The King James Version is an excellent translation, but I believe that many of the recent English translations to be better. I mostly read the New Testament in Greek, but the English Bibles I use, roughly in order of preference, are: the NIV (2011), the New American Standard Bible (NASB), the New Revised Standard Version (NRSV), and the King James Version (KJV).  Most of the other, better known English translations are fine too.
It is most important that we read a Bible that we can understand. The New Testament was originally written in common, everyday Greek – a language that almost everyone in the Roman Empire (the world of the New Testament) could easily understand. We need modern English translations of the Bible that modern audiences can easily understand.
So much more can be said, and has been said by others, on this topic. More information is here.  A video series is here.
7 things you may not know about the King James Bible

[1] Rick Wade, “The Debate over the King James Version”, Probe Ministries International, 1998  (Source)
[2] Jack P. Lewis, The English Bible From KJV to NIV: A History and Evaluation (Grand Rapids, MI:Baker, 1984), p. 39. Quoted here.
[3] This paragraph uses information from N.T. Wright, “The Monarchs and the Message: Reflections on Bible Translation from the Sixteenth to the Twenty-First Century”, presented at SBL 2011 (Source)
[4] “For example, a note in the margin beside Exodus 1 said the Hebrew midwives in the time of baby Moses were right to disobey the Egyptian king’s order to kill newborn baby boys.  And a note beside 2 Chronicles 15 criticized King Asa for not executing his idol-worshipping mother.” Stephen M. Miller and Robert V. Huber, “The Bible: A History” (Oxford: Lion Hudson, 2003) p.178.
[5] Greek scholar Bill Mounce writes, “For a long time Koine Greek confused many scholars.  It was significantly different from Classical Greek.  Some hypothesized that it was a combination of Greek, Hebrew, and Aramaic.  Others attempted to explain it as a “Holy Ghost language”, meaning that God created a special language just for the Bible.  But studies of Greek papyri found in Egypt over the past one hundred years have shown that this language was the language of the every day people . . .” “The Basics of Biblical Greek” (Grand Rapids: Zondervan, 1993, 2003) p. 1.
[6] Before the discovery of the papyri documents in Egypt and elsewhere, the only thing available in Koine Greek was the New Testament.  But now we have numerous letters, business receipts, census statements, novels, and other writings that were written in the language of the New Testament.  We can now compare the language of the New Testament with these other writings to see how words were used in the first century.  Among the discoveries were ancient manuscripts of the biblical texts that were older than the manuscripts used by the KJV translators.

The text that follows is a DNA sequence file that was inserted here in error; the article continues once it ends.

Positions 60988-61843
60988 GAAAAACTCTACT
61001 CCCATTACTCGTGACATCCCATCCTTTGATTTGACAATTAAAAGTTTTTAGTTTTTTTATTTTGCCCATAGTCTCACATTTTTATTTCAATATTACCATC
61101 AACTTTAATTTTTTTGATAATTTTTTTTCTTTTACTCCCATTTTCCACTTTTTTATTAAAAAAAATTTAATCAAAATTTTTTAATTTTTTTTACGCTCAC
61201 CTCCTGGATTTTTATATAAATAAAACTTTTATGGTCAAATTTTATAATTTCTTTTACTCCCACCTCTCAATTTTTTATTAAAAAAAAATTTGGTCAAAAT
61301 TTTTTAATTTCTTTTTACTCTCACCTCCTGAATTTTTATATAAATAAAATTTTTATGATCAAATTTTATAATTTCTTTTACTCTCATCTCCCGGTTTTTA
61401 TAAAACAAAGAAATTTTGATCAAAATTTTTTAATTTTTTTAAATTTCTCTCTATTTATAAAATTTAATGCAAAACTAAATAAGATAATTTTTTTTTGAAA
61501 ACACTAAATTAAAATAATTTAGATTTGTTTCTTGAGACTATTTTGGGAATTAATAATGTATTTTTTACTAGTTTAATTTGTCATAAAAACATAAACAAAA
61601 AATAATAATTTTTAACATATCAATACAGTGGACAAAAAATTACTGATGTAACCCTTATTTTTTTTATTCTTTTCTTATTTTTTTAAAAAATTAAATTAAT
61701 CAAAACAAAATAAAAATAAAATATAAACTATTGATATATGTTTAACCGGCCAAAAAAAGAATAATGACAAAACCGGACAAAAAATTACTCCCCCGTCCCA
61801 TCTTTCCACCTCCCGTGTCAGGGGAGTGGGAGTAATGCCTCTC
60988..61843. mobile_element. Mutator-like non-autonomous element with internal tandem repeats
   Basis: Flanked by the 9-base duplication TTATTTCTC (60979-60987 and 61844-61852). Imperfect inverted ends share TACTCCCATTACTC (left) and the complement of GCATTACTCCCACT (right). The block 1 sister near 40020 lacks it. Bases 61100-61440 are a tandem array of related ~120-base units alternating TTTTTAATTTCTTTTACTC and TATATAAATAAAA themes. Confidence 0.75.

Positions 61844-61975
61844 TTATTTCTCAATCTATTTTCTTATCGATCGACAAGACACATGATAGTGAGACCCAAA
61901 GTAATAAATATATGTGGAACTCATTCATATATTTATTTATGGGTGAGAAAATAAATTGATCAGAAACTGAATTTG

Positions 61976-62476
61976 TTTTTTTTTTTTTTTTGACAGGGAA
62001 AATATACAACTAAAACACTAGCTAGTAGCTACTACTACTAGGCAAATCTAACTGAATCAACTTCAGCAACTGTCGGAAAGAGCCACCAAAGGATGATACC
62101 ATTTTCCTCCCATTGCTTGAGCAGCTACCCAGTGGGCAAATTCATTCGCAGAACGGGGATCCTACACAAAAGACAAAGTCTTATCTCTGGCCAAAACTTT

[7] Daniel Wallace, “The Conspiracy Behind New Bible Translations” at
[8] Erasmus was a Roman Catholic priest.  He dedicated the first edition of his Greek New Testament to the Pope.  (I include this bit of information for those who wrongly accuse the new translations of being unduly influenced by Roman Catholicism. See also endnote 11.)
[9] Robert Estienne, also known as Stephanas, based his text on the works of Erasmus, but he also used a text known as the Codex Bezae.  Theodore Beza primarily based his text on the Greek New Testament of Stephanus, but he may well have also used the Codex Bezae (which was given to him and bears his name.  This book is also known as Codex Cantabrigensis as Beza later presented it to the University of Cambridge.)
“Several scholars have observed the apparent anti-feminist tendencies of the writer of the Codex Bezae.  The reviser represents the western tradition dating back to the second century, and clearly reveals the trend of thought among his contemporaries by rephrasing the received text of Acts 17:12 to read: ‘and many of the Greeks and men and women of high standing believed.’  The smoother reading serves to lessen any importance given women in Luke’s account of the conversion at Berea, and proves to be a typical alteration of Bezae in Acts.” Lesly Massey, “Women and the New Testament: An Analysis of Scripture in the Light of New Testament Era Culture” (Jefferson, North Carolina: McFarland & Company, 1989) p. 46-47.
[10] James R. White, “Is your Modern translation Corrupt? Answering the Allegations of KJV Only Advocates” p.2. (Source)  
Barbara Aland editor[11] The 27th edition of the Nestle-Aland text was edited by eminent scholars Barbara Aland (Protestant), Kurt Aland (Protestant), Ioannes Karavidopoulos (Greek Othordox), Carlo Martini (Roman Catholic), and Bruce Metzger (Protestant).
Image Credits: Page decorations are copied from the 1611 King James Bible as is the image of the frontispiece below. (Source: Wikimedia Commons)
7 things you may not know about the King James Bible